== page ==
Are you fit for duty?

It is my belief that it is each of our personal responsibility to be "fit for duty". While this term is typically reserved for military or first responders - the way I see it, our current world presents challenges which necessitate taking extreme ownership in our lives - to be resilient and strong - as a mother, wife, daughter, sister, friend, colleague, peer, coach, and all the other roles we hold.

I teach my clients about being Fit For Duty - through a balance of physical, mental, spiritual, and emotional fitness.

In today's dynamic, always striving, always on, always go-go-go culture; we are ALL asked to be in a constant state of high alert and productivity. 

First responders receive training to be physically fit for duty and capable of performing critical job tasks. But what is missing from that training, and our society in general, is learning the mental, emotional, and spiritual components. 

As a law enforcement officer, I quickly observed the effects on my own mental state from working under heightened stress 100% of the time. This is a very Yang (masculine) way of being. And regardless of your gender, restoring a balance of Yin (feminine) with Yang is a vital component to health.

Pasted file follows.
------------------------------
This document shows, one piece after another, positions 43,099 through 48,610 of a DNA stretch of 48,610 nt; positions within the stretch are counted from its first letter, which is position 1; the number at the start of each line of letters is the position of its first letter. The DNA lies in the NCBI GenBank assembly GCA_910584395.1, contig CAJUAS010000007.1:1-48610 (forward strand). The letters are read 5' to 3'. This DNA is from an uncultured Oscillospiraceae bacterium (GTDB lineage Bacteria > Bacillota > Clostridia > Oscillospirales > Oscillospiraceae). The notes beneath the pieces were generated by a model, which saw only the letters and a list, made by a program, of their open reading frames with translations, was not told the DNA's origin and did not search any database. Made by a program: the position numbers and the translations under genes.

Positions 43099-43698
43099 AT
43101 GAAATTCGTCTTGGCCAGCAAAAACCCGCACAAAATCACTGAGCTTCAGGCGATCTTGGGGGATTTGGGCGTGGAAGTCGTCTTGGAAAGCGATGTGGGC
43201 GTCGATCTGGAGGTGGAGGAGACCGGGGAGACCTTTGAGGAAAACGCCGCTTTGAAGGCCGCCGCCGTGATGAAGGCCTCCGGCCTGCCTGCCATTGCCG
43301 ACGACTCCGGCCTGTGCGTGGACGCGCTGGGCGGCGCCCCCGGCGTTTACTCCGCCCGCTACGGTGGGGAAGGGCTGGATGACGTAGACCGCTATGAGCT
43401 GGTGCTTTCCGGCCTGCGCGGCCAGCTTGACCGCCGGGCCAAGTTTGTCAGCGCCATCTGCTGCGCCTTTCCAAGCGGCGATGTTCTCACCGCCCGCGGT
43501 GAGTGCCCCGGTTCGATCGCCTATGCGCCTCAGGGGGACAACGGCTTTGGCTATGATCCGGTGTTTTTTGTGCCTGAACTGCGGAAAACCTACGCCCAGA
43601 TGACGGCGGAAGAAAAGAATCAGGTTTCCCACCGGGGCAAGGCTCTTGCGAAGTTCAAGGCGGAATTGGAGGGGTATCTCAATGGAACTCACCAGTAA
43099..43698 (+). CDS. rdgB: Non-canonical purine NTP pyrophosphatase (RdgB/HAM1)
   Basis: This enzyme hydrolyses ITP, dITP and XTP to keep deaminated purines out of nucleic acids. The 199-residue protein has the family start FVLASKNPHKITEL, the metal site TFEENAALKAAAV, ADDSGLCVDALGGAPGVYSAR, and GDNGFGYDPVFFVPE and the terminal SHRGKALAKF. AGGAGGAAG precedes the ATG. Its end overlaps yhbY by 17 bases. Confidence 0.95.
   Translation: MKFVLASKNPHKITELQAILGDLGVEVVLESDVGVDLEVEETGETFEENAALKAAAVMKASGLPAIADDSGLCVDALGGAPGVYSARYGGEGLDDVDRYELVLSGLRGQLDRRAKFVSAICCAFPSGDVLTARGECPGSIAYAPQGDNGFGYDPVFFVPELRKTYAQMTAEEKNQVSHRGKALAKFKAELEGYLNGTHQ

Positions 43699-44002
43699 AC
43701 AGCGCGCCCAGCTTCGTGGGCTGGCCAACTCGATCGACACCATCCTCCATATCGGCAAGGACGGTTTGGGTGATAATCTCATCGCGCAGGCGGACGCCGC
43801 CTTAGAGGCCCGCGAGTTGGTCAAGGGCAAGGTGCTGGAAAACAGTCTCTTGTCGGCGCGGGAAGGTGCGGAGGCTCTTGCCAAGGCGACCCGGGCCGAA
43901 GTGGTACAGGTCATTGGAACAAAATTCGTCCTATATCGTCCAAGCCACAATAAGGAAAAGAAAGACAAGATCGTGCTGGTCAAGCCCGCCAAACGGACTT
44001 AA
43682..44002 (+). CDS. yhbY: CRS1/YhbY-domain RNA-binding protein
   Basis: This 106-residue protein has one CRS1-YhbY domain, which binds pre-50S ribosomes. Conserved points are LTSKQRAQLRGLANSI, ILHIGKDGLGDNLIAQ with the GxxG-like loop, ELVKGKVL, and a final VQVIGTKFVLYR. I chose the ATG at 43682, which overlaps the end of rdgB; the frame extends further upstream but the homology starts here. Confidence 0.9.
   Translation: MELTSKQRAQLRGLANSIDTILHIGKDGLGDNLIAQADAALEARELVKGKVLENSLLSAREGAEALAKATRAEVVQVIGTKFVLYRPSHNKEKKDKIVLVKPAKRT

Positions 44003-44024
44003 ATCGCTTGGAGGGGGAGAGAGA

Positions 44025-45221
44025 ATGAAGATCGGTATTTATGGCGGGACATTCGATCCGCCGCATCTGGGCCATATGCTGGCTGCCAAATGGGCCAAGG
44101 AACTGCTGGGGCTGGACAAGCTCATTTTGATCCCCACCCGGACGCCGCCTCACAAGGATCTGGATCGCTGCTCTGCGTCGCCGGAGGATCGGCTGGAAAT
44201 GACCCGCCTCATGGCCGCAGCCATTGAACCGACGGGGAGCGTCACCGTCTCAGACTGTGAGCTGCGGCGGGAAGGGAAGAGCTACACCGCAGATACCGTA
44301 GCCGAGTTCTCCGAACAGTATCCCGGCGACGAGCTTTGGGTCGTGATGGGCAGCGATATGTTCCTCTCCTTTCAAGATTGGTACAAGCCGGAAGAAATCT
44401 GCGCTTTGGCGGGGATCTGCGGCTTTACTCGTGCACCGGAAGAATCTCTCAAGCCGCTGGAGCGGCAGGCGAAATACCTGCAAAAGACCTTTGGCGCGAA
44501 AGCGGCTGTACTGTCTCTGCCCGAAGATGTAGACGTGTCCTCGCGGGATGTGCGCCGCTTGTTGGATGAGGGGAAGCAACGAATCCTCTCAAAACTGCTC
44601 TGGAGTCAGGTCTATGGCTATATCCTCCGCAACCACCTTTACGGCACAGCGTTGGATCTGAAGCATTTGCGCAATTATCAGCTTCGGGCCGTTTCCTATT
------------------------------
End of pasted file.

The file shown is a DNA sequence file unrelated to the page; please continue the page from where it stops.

Things began to shift for me once I became aware that stress is a natural part of the human condition, not unique to first responders, but experienced by all humans at some level. While physical fitness prepares our body's to handle critical stress; we must also be able to complete the stress cycle. This means addressing how the body processes stress, versus only addressing the stressor itself. Through applying stress management techniques, I gained balance and wellness in my life and finally felt a true understanding for what "fit for duty" means in my life., and how I can be fit for all of my roles - and still have energy left over.

Things that support this include: daily movement, eating nourishing foods that support my gut-brain axis, getting plenty of quality sleep, daily mindfulness practice, social connection, taking time for journaling and reflection, spending time in nature, and giving myself permission to take breaks before I need them.  

I no longer see wellness as a state of being, but rather as a state of action. The ability to flow from stress into calm and back into stress (and not getting stuck in one or the other!)  

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